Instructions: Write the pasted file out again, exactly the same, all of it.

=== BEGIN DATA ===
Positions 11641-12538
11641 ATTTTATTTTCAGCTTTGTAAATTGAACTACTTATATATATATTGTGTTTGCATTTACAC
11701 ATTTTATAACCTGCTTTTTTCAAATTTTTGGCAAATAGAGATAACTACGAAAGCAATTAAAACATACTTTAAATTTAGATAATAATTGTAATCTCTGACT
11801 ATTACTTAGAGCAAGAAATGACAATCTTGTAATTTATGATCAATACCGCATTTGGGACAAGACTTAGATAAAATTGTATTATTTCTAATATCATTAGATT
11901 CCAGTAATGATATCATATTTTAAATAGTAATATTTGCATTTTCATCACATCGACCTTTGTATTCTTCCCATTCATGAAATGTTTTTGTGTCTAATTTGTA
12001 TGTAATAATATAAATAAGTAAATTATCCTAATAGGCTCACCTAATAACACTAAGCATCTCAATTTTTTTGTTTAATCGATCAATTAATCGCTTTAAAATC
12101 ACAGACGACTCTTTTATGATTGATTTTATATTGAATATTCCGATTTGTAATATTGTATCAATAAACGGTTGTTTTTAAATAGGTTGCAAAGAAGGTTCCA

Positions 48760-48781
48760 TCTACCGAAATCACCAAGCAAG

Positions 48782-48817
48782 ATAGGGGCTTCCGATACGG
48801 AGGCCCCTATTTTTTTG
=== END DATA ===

Positions 11641-12538
11641 ATTTTATTTTCAGCTTTGTAAATTGAACTACTTATATATATATTGTGTTTGCATTTACAC
11701 ATTTTATAACCTGCTTTTTTCAAATTTTTGGCAAATAGAGATAACTACGAAAGCAATTAAAACATACTTTAAATTTAGATAATAATTGTAATCTCTGACT
11801 ATTACTTAGAGCAAGAAATGACAATCTTGTAATTTATGATCAATACCGCATTTGGGACAAGACTTAGATAAAATTGTATTATTTCTAATATCATTAGATT
11901 CCAGTAATGATATCATATTTTAAATAGTAATATTTGCATTTTCATCACATCGACCTTTGTATTCTTCCCATTCATGAAATGTTTTTGTGTCTAATTTGTA
12001 TGTAATAATATAAATAAGTAAATTATCCTAATAGGCTCACCTAATAACACTAAGCATCTCAATTTTTTTGTTTAATCGATCAATTAATCGCTTTAAAATC
12101 ACAGACGACTCTTTTATGATTGATTTTATATTGAATATTCCGATTTGTAATATTGTATCAATAAACGGTTGTTTTTAAATAGGTTGCAAAGAAGGTTCCA

Positions 48760-48781
48760 TCTACCGAAATCACCAAGCAAG

Positions 48782-48817
48782 ATAGGGGCTTCCGATACGG
48801 AGGCCCCTATTTTTTTG